This is the sixth volume of this great series, and Iím very much enjoying it. What is not to love about this show? Fighting Spirit is very action packed, has tons of humor, and brings forth many emotions that some people might see in themselves. The show is not just about boxing, but more the trials of a person and the determination that it takes to achieve a goal. This is easily one of the best series I have ever seen, and I canít wait for more. Highly recommended! --AC
Ghost in the Shell: Stand Alone Complex Vol. 6
The series is winding down, but the laughing man story is just starting to heat up in volume six of Ghost in the Shell: Stand Alone Complex. A lot of information gets cleared up in these three complex episodes, but just as much is left unanswered.
Following the cliffhanger that the previous volume left off on this was a painful wait, but well worth it. Togusaís investigation leads to a lot of new discoveries in the laughing man case, and it helps to show who some of the main players are in it. It certainly is clear that this isnít a simple case, as high-ranking government officials and special task forces within the government are all involved. An explosive episode topped with a great action scene gets things going. Thereís also a classic moment of the series involving a very ticked off Major and a very large gun. This volume also shows us a little bit more of what we saw in the last volume; that Section 9 isnít invincible. Later on, some of the fallout from Section 9ís investigation gets Aramaki and the Major into trouble, but help comes from a very unlikely source. Closing out this volume is another 'info dump' episode, as dialogue dominates the scenes. This episode really helps to illustrate just how good of a series Ghost in the Shell: Stand Alone Complex is when two people talking take up most of the screen time, yet itís still exciting and entertaining.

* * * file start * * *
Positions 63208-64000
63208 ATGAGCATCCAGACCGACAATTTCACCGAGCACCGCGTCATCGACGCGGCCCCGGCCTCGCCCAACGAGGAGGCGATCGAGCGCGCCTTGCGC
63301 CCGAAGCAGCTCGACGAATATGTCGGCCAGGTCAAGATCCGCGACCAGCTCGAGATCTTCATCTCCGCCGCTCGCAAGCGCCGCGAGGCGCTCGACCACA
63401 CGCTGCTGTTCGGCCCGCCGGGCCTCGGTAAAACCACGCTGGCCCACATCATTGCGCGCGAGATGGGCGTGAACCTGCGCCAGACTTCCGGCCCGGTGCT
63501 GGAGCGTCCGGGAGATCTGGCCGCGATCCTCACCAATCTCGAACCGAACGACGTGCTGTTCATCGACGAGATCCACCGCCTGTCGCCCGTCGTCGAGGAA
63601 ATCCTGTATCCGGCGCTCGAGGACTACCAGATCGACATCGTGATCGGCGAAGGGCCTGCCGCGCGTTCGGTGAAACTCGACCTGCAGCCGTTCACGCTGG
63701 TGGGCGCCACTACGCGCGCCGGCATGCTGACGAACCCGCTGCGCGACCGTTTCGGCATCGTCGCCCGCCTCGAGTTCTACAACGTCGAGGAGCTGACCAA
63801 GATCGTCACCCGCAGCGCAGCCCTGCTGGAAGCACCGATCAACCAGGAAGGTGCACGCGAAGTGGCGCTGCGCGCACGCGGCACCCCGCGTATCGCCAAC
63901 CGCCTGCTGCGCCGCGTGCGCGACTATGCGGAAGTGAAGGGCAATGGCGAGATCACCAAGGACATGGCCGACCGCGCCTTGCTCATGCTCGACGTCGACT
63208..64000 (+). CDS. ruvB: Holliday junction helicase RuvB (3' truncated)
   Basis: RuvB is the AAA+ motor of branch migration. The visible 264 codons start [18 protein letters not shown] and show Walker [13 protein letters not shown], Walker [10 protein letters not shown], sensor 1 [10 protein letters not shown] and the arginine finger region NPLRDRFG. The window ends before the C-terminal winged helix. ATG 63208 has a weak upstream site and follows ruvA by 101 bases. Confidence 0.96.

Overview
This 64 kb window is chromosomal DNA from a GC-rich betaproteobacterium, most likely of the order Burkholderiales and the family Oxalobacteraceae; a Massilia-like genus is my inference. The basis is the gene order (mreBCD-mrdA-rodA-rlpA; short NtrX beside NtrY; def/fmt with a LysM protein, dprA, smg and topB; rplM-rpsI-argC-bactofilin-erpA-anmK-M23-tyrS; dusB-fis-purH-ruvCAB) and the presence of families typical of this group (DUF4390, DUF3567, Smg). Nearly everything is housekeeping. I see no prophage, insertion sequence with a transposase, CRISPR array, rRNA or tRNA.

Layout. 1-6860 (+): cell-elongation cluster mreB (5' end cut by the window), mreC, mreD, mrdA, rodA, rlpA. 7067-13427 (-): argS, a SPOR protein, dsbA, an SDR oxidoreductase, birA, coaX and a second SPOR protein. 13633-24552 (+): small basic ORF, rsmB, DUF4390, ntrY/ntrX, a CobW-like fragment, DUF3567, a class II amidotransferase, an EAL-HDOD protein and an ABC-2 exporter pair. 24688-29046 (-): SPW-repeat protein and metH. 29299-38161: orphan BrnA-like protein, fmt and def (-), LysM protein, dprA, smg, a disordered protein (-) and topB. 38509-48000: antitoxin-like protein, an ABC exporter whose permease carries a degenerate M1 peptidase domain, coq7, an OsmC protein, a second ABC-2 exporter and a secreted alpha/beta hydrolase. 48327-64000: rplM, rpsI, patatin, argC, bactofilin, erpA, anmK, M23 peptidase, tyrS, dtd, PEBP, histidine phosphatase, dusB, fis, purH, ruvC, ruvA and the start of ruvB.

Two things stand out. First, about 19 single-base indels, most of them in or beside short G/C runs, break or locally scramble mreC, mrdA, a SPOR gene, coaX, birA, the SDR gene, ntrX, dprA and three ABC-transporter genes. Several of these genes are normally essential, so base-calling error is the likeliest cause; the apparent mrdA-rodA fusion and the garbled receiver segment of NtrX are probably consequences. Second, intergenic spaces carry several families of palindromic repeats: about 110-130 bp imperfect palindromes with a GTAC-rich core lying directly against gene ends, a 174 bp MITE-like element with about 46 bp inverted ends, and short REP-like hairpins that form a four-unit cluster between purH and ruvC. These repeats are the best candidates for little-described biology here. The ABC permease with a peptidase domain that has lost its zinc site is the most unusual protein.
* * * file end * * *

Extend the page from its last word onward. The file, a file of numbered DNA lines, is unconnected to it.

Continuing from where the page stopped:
The trend of one great release after another continues with volume six, although there is one drawback. The DVD comes with some nice interviews, like all of the other dics before, but since thereís only three episodes on this volume as suppose to four, it can get frustrating, especially when the story is coming to a climax. --JL
Midori's Days Vol. 1: A Helping Hand
Proving that the anime industry has not yet run out of ideas, Midori's Days (popularly known as Midori no Hibi) is a charming comedy that takes the concept of living with your boyfriend to an entirely different level. Midori Kasugano and Seiji Sawamura don't merely share the same house. Instead, Midori has physically taken the place of Seiji's right hand.
Now, Seiji has to come to terms with two things. First of all, he can no longer fight as often as he used to. His right fist was his most formidable weapon. Seeing as it's been replaced by a young girl, he's no longer as quick to smash his right hand into his problems. Secondly, Midori confesses her love to the boy, throwing the dateless guy for a loop. What caused this smaller incarnation of Midori to manifest as Seijiís right hand, and why is her full-sized body unconscious in her parentsí mansion?